Trinity College Dublin (TCD) researchers revealed last month that the project Strong-2020 will bring together fellow physicists from across Europe to better understand the ‘strong nuclear force’ that binds much of our reality.

This will see the €10m Horizon 2020 project investigate the fundamental constituents of matter within hadrons – called quarks and gluons – as well as experimentally observable particles such as the protons and neutrons.

The force is described mathematically by quantum chromodynamics (QCD), a cornerstone of the standard model of particle physics. Precise knowledge of strong interactions helps scientists understand the nature of matter as well as guiding searches for new physics at CERN’s Large Hadron Collider.

Strong-2020 will support transnational mobility, workshops and conferences, with access now available to six leading research infrastructures in Europe – including CERN – and virtual access to open-source codes to both automation and simulation tools.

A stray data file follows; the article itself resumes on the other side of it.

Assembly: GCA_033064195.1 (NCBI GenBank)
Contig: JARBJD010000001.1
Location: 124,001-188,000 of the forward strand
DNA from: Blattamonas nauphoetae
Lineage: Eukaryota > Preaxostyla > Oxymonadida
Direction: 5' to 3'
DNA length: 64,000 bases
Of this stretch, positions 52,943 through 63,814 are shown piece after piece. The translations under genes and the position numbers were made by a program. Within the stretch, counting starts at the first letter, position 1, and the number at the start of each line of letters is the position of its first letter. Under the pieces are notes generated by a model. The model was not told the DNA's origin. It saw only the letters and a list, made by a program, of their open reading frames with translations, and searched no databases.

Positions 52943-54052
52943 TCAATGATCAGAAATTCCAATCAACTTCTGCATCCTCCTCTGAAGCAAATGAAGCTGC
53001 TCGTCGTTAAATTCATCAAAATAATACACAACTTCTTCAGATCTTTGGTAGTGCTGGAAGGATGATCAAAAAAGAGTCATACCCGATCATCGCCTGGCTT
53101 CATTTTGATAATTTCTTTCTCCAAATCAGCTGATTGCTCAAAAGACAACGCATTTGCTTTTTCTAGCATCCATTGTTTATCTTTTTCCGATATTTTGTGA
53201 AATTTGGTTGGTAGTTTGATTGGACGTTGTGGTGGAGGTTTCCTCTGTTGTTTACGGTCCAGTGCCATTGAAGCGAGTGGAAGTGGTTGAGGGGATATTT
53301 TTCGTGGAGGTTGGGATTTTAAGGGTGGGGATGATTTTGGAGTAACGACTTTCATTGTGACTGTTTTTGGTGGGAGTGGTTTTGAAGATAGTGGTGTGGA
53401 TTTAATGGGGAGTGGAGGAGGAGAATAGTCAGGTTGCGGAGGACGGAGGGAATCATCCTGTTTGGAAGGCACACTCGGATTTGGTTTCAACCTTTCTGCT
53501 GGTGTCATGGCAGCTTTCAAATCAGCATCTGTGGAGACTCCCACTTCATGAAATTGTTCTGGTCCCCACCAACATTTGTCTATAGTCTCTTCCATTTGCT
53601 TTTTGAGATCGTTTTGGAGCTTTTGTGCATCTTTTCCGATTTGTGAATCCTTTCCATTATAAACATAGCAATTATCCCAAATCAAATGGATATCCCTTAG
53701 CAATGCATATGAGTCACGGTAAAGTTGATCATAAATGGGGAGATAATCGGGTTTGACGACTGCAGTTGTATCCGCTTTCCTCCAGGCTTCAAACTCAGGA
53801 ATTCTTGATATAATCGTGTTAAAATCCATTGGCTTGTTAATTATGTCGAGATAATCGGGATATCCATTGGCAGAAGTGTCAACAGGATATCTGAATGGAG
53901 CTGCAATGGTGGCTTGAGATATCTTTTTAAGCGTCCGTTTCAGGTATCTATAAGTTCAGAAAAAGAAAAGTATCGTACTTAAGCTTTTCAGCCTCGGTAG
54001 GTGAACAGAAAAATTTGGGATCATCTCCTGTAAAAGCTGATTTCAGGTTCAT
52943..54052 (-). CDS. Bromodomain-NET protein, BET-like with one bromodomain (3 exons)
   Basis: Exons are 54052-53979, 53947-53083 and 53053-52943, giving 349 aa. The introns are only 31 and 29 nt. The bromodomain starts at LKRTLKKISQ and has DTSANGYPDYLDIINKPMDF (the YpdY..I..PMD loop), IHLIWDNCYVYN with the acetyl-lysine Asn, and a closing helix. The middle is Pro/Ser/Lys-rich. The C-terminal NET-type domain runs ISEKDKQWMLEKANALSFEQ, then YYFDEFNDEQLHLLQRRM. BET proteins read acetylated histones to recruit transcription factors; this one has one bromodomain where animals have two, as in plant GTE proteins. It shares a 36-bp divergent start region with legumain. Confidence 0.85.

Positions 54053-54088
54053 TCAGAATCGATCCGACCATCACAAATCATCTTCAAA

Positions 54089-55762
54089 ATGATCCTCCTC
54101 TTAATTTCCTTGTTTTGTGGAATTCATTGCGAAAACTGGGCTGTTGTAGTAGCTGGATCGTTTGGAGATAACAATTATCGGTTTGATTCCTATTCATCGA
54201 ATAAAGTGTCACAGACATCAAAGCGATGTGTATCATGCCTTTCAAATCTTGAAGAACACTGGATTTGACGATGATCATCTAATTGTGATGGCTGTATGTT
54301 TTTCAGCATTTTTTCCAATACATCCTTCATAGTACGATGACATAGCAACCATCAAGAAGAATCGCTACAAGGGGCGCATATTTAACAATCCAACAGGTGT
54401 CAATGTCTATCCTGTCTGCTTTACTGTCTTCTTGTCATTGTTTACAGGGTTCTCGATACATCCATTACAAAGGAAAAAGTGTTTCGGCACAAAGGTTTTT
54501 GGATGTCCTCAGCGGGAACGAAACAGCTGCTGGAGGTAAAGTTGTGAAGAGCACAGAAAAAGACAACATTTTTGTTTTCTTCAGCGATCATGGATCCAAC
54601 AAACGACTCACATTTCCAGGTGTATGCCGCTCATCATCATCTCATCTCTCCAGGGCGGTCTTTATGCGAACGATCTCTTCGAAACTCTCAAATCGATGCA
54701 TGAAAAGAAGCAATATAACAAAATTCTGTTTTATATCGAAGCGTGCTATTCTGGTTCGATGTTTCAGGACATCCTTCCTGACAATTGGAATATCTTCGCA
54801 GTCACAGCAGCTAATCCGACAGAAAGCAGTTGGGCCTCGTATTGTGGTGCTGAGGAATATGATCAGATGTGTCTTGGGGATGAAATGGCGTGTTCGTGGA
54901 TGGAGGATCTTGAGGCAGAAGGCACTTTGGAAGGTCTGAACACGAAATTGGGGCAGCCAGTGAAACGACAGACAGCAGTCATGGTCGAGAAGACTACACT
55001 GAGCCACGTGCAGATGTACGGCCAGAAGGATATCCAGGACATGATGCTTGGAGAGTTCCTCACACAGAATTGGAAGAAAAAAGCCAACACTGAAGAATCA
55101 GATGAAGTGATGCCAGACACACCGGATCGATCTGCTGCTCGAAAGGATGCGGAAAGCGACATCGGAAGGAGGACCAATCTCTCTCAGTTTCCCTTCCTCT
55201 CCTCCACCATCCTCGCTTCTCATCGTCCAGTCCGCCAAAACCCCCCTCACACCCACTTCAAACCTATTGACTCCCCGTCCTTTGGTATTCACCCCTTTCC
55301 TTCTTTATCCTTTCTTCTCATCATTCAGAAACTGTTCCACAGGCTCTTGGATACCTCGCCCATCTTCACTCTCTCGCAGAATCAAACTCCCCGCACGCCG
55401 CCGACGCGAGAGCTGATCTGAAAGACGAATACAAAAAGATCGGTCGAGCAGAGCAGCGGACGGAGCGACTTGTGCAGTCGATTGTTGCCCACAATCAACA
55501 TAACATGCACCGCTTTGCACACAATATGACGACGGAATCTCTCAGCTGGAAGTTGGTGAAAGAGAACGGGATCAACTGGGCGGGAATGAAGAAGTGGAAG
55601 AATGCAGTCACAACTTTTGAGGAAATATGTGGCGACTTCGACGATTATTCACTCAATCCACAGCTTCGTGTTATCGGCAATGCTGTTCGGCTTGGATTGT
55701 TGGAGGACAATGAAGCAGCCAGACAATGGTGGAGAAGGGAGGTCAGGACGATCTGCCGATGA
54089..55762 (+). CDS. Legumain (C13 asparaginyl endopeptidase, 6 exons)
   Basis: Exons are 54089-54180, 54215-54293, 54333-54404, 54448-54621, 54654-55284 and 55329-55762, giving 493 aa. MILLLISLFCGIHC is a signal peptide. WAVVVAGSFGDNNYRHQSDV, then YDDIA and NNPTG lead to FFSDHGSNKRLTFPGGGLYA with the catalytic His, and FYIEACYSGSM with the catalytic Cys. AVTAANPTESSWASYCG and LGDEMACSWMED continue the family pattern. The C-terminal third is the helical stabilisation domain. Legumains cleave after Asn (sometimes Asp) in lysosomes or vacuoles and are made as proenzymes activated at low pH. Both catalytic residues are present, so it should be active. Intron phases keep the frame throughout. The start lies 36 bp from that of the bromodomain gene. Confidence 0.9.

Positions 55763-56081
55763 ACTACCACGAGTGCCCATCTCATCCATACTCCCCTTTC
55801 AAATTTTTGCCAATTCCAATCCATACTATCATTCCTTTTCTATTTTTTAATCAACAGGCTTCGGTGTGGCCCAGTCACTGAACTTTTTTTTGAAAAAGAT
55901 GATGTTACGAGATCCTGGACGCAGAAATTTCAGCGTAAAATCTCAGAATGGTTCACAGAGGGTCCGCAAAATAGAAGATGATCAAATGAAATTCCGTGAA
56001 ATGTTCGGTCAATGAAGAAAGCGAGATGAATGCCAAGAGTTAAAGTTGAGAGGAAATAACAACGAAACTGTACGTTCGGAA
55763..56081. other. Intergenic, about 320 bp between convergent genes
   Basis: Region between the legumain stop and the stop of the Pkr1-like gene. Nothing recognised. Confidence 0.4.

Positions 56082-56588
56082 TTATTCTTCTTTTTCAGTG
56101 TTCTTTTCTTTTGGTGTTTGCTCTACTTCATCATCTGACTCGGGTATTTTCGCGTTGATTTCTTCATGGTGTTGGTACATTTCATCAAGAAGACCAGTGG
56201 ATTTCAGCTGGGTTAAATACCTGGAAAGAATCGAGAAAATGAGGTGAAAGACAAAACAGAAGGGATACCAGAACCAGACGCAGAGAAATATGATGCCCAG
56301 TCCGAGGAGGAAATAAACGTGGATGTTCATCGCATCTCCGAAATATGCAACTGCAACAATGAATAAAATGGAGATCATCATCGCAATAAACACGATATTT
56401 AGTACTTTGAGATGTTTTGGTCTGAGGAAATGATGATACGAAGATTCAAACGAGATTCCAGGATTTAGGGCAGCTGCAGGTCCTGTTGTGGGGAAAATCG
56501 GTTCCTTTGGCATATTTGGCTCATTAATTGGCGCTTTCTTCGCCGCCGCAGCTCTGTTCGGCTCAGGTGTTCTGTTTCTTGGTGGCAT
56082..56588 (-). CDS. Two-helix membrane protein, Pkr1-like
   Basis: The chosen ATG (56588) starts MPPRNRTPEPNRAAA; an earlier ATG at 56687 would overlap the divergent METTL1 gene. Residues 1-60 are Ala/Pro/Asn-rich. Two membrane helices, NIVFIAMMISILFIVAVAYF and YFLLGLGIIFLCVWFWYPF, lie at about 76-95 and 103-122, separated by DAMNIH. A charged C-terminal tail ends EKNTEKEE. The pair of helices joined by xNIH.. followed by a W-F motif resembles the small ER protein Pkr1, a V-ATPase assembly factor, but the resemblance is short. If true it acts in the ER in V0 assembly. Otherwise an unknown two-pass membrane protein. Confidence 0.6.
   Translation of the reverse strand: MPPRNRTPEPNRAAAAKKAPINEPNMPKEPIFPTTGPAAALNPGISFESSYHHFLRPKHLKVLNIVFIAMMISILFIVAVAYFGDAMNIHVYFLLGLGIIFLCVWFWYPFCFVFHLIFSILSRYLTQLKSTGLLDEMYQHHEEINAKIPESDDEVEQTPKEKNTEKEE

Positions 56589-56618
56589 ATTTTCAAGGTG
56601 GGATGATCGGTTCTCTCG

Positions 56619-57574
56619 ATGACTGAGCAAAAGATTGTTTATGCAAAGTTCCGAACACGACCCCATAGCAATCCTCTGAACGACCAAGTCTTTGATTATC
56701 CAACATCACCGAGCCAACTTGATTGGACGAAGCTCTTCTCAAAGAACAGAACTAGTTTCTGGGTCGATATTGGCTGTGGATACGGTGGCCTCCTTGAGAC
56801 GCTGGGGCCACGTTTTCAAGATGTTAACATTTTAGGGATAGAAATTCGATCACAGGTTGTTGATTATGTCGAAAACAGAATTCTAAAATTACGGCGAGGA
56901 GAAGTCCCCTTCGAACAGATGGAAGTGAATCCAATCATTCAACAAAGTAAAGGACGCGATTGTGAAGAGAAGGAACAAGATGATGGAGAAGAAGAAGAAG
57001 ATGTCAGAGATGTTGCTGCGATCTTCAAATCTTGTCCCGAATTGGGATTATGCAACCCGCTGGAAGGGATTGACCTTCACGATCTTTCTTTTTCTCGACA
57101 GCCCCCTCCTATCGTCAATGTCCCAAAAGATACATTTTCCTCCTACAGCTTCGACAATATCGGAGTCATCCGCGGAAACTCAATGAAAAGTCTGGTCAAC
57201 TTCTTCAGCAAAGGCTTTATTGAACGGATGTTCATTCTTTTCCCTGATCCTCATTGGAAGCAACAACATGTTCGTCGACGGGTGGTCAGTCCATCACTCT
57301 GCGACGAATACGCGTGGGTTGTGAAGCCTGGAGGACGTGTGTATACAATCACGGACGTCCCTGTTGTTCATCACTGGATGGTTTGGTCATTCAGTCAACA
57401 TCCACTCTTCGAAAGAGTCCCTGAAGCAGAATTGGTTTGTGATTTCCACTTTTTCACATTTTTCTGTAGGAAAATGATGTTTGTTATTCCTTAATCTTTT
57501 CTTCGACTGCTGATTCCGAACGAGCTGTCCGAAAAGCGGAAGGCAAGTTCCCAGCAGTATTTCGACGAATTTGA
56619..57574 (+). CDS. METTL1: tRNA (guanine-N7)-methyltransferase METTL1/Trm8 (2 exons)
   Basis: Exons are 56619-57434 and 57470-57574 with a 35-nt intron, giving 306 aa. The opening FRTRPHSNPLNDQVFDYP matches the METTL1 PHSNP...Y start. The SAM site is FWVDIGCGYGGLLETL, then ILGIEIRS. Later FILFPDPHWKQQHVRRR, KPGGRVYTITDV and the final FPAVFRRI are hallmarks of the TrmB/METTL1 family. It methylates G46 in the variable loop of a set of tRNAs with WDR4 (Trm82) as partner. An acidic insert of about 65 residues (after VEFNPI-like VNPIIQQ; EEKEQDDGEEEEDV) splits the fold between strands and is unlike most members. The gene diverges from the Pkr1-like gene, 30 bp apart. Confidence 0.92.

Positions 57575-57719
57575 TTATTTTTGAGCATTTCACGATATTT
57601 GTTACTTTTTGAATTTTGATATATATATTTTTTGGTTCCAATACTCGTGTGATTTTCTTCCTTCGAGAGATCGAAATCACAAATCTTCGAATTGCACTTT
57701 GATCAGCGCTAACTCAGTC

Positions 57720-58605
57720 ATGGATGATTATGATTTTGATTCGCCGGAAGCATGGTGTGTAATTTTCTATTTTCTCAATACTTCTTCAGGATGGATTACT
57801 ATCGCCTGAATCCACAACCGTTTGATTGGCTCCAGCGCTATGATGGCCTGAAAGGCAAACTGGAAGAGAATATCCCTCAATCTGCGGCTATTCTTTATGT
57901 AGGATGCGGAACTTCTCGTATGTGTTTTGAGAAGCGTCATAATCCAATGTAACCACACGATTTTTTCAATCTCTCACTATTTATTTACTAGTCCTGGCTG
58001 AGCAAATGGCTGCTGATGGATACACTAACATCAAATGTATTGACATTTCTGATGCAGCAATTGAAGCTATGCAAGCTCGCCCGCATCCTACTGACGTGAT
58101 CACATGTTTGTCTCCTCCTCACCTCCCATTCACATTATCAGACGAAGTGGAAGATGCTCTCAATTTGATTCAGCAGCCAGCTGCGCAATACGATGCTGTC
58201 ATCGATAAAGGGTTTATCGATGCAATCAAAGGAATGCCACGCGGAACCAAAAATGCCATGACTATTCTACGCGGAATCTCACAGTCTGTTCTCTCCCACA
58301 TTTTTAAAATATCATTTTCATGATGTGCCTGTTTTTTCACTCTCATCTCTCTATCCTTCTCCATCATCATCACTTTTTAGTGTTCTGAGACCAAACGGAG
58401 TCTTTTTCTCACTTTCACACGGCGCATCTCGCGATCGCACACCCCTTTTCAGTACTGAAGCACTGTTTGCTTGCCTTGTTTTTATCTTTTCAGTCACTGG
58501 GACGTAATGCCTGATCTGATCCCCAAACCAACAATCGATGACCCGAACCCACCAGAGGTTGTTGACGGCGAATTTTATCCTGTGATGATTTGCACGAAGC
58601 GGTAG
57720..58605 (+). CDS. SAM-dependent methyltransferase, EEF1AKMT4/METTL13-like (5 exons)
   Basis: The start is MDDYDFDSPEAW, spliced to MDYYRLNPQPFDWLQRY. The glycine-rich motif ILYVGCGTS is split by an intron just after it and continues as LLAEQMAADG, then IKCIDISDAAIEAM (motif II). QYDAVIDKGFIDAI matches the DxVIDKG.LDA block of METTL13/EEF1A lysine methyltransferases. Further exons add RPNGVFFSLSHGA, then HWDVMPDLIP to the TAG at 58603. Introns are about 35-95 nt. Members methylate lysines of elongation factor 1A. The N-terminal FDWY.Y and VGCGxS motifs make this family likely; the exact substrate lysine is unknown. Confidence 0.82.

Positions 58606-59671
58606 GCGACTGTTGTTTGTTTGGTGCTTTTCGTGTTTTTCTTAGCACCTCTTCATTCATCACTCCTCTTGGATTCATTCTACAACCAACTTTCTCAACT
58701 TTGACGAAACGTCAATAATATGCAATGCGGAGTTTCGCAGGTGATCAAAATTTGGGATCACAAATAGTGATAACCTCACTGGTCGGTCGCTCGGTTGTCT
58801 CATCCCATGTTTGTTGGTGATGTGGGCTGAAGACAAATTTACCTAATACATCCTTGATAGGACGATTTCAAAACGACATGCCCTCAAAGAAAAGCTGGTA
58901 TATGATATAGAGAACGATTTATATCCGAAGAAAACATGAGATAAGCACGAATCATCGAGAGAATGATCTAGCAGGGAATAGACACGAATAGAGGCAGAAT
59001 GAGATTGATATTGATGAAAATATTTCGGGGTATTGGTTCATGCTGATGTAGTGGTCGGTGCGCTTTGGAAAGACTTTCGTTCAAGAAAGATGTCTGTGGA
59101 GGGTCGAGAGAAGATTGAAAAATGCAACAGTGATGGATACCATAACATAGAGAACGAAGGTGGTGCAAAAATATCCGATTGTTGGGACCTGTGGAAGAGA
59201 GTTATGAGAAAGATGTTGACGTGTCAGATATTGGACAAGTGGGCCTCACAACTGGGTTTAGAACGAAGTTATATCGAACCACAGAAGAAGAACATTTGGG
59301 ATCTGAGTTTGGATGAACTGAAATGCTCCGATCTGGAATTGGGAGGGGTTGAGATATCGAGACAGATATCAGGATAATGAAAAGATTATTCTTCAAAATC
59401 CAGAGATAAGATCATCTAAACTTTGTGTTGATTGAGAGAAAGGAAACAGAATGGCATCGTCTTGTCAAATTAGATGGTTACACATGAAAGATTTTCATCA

Science communication will also be a major part of the project, as well as training for education for students and postdoctoral researchers. TCD’s Prof Mike Peardon will coordinate theoretical physics activities in numerical simulation of QCD – referred to as lattice QCD – across the network.

Speaking of the project, TCD professor of theoretical high energy physics, SinĂ©ad Ryan, said: “Lattice QCD has been a driver of hardware and software innovation for high-performance computing for more than 30 years and Strong-2020 will support a new cohort of lattice QCD researchers at Trinity and across Europe.”

Ryan added that technologies that could be spurred on by the project – and particle physics breakthroughs in general – include advances in medicine, such as diagnostic tools for uses in cancer treatment.

Ireland continues to pull in significant funding under the Horizon 2020 programme, much more than would be expected. Speaking at Inspirefest 2018, Dr Imelda Lambkin, national director for Horizon 2020 for Enterprise Ireland, said the country has successfully applied for more than €500m in funding.

Colm Gorey

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